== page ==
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Salone rated high in small arms control

- but should commit more resources for Small Arms Commission

July 14, 2015 By Alusine Sesay

A report published by the Ghana-based Foundation for Security and Development in Africa (FOSDA) on compliance with the ECOWAS Convention on Small Arms and Light Weapons has rated Sierra Leone as the only country to have domesticated the Convention in its Arms and Ammunition Act 2012, demonstrating preparedness towards complete harmonisation with other international treaties.

The report, however, recommended among other things that National Commissions within the ECOWAS region must be properly resourced, adding that the ECOWAS Small Arms Programme (ECOSAP) should renew its financial commitment to member countries.

Also, according to the report, member countries in consultation with the ECOWAS Commission on Small Arms should establish a Special Fund to strengthen the capacities of National Commissions and civil society organisations in peace and security, in a bid to develop and implement comprehensive small arms strategies geared towards the prevention of, and reduction in illicit proliferation of small arms.

The study was undertaken to investigate three ECOWAS countries’ – Ghana, Sierra Leone and Togo – compliance with the ECOWAS Convention on Small Arms and Light Weapons, their ammunition and other related materials.

The main objective of the study was to track each of the countries’ compliance to key aspects of the ECOWAS Convention on Small Arms and Light Weapons and its related materials.

The report, however, noted that all the countries have problems with the harmonisation of local arms laws with regional and international arms laws, and that such appears to frustrate smooth cooperation and collaboration among member countries, especially in the areas of exemptions and prior authorisation provisions.

“Member countries should speed up the process of harmonizing their local laws with the provisions of the Convention. Thirdly, ECOWAS – through its appropriate department or unit – should continue to monitor the respective countries with regards to compliance to the tenets of the Convention while providing incentives such as logistics and funds to encourage compliance,” it said.

It underscored the role of civil society organisations, which it noted should be considered crucial in the whole process of seeking compliance, and that they must be given genuine space in the implementation activities of the National Commissions.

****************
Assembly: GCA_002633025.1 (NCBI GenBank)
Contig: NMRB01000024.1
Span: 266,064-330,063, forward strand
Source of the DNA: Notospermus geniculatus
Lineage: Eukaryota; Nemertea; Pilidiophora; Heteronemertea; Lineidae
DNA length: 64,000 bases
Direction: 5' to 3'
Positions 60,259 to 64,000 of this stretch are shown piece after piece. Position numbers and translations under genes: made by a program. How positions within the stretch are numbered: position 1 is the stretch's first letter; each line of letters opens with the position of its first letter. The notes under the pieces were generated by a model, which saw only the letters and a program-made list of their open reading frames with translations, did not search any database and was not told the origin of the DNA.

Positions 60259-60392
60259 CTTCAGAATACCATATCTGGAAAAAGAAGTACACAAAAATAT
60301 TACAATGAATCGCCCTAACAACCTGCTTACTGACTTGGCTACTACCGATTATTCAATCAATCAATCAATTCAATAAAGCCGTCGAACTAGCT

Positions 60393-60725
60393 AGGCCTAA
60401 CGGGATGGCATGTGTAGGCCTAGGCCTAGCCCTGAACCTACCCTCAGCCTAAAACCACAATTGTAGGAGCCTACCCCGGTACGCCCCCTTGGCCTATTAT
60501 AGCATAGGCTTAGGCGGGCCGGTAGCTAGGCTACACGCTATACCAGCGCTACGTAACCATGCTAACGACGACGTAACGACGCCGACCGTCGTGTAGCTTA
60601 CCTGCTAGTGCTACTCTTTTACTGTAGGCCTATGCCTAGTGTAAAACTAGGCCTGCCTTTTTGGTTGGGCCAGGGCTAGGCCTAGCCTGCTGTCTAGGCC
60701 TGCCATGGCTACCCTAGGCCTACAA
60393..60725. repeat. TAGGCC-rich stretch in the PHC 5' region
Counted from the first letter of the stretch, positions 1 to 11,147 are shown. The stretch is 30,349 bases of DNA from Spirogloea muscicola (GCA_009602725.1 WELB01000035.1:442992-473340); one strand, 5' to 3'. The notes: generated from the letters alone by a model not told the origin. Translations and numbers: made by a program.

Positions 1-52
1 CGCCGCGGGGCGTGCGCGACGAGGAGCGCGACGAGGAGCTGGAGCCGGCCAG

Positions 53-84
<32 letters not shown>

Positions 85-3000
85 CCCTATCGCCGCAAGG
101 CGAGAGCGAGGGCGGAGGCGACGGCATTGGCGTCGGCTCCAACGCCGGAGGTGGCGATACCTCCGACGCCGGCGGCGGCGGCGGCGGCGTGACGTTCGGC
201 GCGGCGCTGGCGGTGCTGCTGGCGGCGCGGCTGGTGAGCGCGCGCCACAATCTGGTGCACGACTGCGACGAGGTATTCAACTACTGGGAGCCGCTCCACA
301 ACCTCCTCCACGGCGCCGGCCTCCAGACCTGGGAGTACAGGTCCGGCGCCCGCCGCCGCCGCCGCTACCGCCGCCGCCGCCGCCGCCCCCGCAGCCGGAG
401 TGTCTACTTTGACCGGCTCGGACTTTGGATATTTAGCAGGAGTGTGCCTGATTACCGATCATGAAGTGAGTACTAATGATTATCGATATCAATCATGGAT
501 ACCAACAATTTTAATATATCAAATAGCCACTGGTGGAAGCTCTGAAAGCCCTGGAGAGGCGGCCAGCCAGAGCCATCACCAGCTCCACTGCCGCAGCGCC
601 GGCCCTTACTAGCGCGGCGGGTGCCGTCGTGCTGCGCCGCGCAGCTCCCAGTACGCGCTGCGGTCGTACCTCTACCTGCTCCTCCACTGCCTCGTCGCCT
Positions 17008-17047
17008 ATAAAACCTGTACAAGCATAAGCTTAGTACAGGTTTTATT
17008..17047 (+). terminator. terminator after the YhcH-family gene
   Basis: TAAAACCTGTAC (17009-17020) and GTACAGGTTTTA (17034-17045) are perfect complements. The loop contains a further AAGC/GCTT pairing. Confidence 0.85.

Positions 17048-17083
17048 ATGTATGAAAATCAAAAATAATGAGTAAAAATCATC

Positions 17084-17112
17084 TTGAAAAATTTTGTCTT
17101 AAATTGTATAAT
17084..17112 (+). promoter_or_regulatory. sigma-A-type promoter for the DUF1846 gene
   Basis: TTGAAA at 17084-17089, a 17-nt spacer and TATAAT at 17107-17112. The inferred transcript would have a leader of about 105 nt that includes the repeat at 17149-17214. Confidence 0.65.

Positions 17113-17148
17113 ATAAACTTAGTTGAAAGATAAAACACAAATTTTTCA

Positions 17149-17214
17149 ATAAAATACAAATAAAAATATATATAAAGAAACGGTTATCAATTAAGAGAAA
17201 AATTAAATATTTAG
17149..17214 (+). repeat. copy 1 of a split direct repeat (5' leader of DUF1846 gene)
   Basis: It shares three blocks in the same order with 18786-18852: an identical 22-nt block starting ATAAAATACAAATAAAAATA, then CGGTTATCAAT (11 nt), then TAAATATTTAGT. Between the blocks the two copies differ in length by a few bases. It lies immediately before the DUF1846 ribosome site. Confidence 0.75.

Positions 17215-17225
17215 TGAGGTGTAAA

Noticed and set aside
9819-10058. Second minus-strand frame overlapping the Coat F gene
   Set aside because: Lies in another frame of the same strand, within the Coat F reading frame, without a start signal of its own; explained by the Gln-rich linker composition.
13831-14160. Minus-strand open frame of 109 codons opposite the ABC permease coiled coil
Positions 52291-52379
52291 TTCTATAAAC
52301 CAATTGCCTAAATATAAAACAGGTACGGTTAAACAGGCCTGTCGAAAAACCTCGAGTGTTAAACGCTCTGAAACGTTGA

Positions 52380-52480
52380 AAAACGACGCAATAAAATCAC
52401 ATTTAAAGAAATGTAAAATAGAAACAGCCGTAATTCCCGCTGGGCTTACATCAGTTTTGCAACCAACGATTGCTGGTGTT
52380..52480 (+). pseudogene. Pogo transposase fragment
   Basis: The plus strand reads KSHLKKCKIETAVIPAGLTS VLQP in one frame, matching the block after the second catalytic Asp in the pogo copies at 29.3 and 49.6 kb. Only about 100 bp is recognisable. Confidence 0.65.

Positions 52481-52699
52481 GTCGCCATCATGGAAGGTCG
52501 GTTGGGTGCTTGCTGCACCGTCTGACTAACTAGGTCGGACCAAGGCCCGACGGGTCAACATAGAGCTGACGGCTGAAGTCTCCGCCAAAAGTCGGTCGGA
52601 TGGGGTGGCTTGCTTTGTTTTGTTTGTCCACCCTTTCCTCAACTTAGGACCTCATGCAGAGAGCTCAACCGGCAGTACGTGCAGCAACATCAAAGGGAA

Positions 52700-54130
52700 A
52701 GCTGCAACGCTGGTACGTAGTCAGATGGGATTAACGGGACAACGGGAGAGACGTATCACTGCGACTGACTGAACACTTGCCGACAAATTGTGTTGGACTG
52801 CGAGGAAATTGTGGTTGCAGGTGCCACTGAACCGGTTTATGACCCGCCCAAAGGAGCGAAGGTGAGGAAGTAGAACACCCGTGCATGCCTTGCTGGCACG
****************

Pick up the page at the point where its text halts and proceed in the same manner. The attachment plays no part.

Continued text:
“The study found that the three countries were at various levels of compliance to the Convention. Generally, the countries had made significant progress in the areas of establishment of Natcoms; border enforcement; public education and the culture of peace but fared fairly in the other areas investigated.

“The implementation of the Convention was also seen to impact positively on the arms situation in the study areas as many respondents acknowledged that armed violence had reduced and the collection and destruction of civilian arms have reduced the arms in civilian possession,” part of the report stated.

It was however observed in the report that a number of legal, institutional and political challenges were identified as affecting negatively the compliance process.

“On the institutional level, the National Commissions on Small Arms (Natcoms) were faced with financial and logistical constraints as well as the problem of weak collaboration or non-involvement of some institutions,” said the report. “The political tier of the challenge had to do with perceive lack of political will primarily due to differing priorities coupled with a mirage of economic and financial constraints.”

Meanwhile, FOSDA recently concluded a meeting on the implementation of the ECOWAS Convention on Small Arms and Light Weapons, which was attended by Director of Sierra Leone Action Network on Small Arms, Mrs. Florella Hazeley and a representative from the Sierra Leone Commission on Small Arms.

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